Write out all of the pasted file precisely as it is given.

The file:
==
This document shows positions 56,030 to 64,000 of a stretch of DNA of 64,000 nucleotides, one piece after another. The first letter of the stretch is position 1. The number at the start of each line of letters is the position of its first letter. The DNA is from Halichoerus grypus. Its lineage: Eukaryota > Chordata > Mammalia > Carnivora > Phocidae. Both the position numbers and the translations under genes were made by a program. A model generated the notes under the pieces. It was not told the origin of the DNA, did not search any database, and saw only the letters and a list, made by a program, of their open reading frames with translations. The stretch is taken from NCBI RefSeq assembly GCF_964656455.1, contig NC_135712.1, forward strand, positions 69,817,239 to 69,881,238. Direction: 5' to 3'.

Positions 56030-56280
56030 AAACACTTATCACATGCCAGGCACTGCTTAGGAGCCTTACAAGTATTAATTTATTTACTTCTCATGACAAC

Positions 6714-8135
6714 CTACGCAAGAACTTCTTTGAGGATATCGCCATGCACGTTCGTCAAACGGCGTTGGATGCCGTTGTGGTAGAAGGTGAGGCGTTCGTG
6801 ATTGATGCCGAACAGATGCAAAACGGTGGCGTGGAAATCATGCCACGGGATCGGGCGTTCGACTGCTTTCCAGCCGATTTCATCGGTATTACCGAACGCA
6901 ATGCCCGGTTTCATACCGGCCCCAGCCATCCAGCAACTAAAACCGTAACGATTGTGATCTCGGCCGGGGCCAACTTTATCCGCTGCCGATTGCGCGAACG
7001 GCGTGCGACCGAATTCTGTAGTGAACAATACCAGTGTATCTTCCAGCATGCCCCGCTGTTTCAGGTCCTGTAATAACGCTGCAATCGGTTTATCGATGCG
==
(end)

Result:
This document shows positions 56,030 to 64,000 of a stretch of DNA of 64,000 nucleotides, one piece after another. The first letter of the stretch is position 1. The number at the start of each line of letters is the position of its first letter. The DNA is from Halichoerus grypus. Its lineage: Eukaryota > Chordata > Mammalia > Carnivora > Phocidae. Both the position numbers and the translations under genes were made by a program. A model generated the notes under the pieces. It was not told the origin of the DNA, did not search any database, and saw only the letters and a list, made by a program, of their open reading frames with translations. The stretch is taken from NCBI RefSeq assembly GCF_964656455.1, contig NC_135712.1, forward strand, positions 69,817,239 to 69,881,238. Direction: 5' to 3'.

Positions 56030-56280
56030 AAACACTTATCACATGCCAGGCACTGCTTAGGAGCCTTACAAGTATTAATTTATTTACTTCTCATGACAAC

Positions 6714-8135
6714 CTACGCAAGAACTTCTTTGAGGATATCGCCATGCACGTTCGTCAAACGGCGTTGGATGCCGTTGTGGTAGAAGGTGAGGCGTTCGTG
6801 ATTGATGCCGAACAGATGCAAAACGGTGGCGTGGAAATCATGCCACGGGATCGGGCGTTCGACTGCTTTCCAGCCGATTTCATCGGTATTACCGAACGCA
6901 ATGCCCGGTTTCATACCGGCCCCAGCCATCCAGCAACTAAAACCGTAACGATTGTGATCTCGGCCGGGGCCAACTTTATCCGCTGCCGATTGCGCGAACG
7001 GCGTGCGACCGAATTCTGTAGTGAACAATACCAGTGTATCTTCCAGCATGCCCCGCTGTTTCAGGTCCTGTAATAACGCTGCAATCGGTTTATCGATGCG